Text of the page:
FacebookTwitterGoogle+RedditEmail

Texas Democrats Set a Standard for the Whole Party

by ROBERT JENSEN

Republicans dominate Texas politics, but the national Democrats could learn a simple lesson from the state: Before you can become the party in power, you have to be a real opposition party.

When 51 Democratic members of the Texas House of Representatives left for Oklahoma earlier this month to derail a Republican redistricting plan, they did something that – for Democrats these days – seems radical: They stood up for themselves and for the democratic process.

The national Democrats have caved in to the Bush administration on every front – most notably an obscene tax cut that benefits the wealthiest and a war based on lies about terrorism and weapons of mass destruction. The Democrats’ status-quo politics has allowed the ideologically fanatical Republican leadership to push the status quo ever further to the right.

In Texas, it’s been an ugly year for centrist, let alone progressive, politics. With majorities of 88-62 in the state House and 19-12 in the state Senate, Republicans have been gutting health and human-services programs, undermining environmental regulation and pushing bogus tort-reform measures – all of which will reward the rich and punish the poor.

Texas Democrats were getting nowhere in attempts to slow down this right-wing juggernaut. The Republican House speaker, Tom Craddick of Midland, played Bush’s game: Talk bipartisanship but wield power harshly. Some of the reactionary right’s agenda was advanced under the cover of a projected $10-billion shortfall for the next two fiscal years, but much of the legislative agenda was independent of the budget crisis.

Enter U.S. House Majority Leader Tom DeLay and his plan to redistrict the Texas congressional delegation. If his gerrymandering had succeeded, the current balance of 17 Democrats to 15 Republicans could have shifted to 22 Republicans and 10 Democrats.

Three federal judges drew the current boundaries when the legislature failed to do so after the 2000 census. There’s no principled or legal reason the districts need to be redrawn before 2010; at least DeLay was honest about that. “I’m the majority leader and we want more seats,” he said.

That’s what Texas Democrats faced when they boarded a bus for the Holiday Inn in Ardmore, Okla. Their absence denied the state House a quorum, and they didn’t return until after the May 15 deadline for passage of House bills, guaranteeing that the redistricting plan was dead.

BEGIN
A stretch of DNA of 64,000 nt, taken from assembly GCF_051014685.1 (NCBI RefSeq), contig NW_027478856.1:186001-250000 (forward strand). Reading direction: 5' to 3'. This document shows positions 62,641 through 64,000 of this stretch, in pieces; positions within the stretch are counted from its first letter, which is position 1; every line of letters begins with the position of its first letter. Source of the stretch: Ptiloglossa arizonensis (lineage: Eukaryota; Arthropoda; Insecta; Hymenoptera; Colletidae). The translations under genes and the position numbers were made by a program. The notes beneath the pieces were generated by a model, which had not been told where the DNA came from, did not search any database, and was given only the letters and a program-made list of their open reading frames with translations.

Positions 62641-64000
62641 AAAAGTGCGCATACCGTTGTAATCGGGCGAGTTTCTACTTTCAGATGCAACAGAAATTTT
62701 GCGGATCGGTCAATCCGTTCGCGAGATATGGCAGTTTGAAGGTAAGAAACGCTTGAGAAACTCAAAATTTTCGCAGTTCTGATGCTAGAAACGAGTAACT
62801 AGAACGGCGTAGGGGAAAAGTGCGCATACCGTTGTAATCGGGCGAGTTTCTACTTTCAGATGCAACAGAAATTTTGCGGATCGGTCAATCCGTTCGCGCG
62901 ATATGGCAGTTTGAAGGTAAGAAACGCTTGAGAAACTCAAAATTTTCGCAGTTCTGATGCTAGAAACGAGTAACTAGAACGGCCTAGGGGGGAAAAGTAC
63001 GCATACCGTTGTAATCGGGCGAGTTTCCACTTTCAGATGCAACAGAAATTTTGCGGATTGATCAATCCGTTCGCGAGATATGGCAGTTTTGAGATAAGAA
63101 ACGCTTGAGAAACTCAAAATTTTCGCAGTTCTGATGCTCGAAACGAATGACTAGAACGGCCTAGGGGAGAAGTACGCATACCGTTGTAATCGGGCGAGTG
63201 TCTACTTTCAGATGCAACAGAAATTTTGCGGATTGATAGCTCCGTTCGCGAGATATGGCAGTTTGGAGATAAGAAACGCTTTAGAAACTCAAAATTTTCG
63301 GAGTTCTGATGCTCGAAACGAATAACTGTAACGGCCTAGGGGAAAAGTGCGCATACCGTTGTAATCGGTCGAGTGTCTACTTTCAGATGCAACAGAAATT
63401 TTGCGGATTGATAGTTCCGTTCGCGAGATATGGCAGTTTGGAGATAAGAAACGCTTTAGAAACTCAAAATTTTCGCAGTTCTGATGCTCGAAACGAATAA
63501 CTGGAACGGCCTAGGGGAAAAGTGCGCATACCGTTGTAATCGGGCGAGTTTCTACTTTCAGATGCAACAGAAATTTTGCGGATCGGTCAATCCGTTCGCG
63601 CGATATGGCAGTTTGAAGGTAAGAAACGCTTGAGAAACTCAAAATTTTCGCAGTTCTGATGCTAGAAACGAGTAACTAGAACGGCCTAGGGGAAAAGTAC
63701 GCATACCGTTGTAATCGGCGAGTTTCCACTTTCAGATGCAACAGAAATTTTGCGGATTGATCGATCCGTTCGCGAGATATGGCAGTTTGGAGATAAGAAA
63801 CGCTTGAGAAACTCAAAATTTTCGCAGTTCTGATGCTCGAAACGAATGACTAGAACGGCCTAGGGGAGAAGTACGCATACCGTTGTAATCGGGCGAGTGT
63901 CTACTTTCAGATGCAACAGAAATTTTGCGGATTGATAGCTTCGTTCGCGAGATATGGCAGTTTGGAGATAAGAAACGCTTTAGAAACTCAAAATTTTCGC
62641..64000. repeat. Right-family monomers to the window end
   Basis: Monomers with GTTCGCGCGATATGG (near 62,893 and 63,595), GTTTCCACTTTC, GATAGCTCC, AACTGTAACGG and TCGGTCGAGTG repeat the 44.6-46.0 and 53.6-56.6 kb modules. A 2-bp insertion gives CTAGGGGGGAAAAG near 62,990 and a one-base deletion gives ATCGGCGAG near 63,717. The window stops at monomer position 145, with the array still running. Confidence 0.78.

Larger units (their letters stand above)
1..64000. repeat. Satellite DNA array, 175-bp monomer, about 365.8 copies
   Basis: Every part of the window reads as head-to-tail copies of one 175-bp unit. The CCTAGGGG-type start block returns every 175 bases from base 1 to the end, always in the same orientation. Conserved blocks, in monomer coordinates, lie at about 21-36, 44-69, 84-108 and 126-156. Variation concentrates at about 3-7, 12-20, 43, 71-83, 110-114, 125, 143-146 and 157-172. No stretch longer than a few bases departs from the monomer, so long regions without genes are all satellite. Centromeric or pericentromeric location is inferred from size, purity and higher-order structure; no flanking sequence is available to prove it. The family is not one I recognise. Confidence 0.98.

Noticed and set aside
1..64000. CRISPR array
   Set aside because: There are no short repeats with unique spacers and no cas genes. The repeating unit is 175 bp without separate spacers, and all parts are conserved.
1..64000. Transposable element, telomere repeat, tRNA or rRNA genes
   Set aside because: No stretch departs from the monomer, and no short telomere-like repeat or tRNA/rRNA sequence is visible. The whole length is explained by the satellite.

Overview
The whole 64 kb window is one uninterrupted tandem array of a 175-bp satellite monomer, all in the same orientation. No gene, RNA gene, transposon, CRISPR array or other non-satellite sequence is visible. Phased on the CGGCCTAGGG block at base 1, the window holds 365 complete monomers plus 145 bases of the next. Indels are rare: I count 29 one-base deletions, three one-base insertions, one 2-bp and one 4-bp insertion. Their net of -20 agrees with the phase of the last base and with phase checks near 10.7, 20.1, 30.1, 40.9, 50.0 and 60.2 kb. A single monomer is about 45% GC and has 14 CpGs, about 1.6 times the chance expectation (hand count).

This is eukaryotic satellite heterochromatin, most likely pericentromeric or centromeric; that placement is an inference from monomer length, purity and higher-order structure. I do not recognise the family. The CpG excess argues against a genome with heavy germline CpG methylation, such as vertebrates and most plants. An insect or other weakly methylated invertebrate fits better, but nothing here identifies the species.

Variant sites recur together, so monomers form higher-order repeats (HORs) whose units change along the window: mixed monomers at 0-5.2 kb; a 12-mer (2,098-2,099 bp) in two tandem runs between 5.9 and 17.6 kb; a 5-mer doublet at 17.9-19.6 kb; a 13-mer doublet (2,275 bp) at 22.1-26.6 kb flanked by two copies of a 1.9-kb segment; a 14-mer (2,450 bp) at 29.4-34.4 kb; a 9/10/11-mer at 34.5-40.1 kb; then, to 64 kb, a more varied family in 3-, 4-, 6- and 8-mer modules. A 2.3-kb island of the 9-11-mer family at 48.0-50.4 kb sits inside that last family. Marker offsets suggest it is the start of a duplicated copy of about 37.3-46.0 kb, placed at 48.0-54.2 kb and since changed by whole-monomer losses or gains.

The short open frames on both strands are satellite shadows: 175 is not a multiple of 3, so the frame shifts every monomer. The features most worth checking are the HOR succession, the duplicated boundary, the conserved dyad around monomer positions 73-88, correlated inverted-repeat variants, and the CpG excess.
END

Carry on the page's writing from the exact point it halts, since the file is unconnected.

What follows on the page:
They’ve been called cowards for leaving, but their action took real political courage. Yes, they were trying to protect the last remnant of Democratic political power in a state with a Republican executive and legislature, and two Republican U.S. senators. But there also was a question of fair play.

Lon Burnam, one of the Democratic refugees, said the walkout was born partly of outrage at GOP tactics: “For three months the Republicans refused to deal with fundamental issues – the deficit, funding for public schools, a homeowners’ insurance crisis … And then they wanted to let Tom DeLay define the state’s agenda during the last week that House bills could be considered. It was absolutely unnecessary and would have seriously undermined the Voting Rights Act in Texas.”

Will the Democrats’ gambit pay off politically? The next election will provide the answer, but as one letter-writer in Austin put it, “I was ecstatic to see that Texas Democrats still have guts.”

And Erin Rogers, who handles organizing and lobbies the legislature for the Texas chapter of the Sierra Club, said: “Democrats across the state were cheering, not only because redistricting failed but because the party found its spine.”

Although the current two-party system is killing real democracy, the Democrats should heed this: If you want to be something more than Karl Rove’s doormat, keep more of an eye on Texas in the coming months than on the polls. Taking risks might prove to be politically effective. And even if it doesn’t win votes in the short term, it will win back some self-respect.

ROBERT JENSEN is a founding member of the Nowar Collective (www.nowarcollective.com), a journalism professor at the University of Texas at Austin, and author of “Writing Dissent: Taking Radical Ideas from the Margins to the Mainstream.” He can be reached at rjensen@uts.cc.utexas.edu.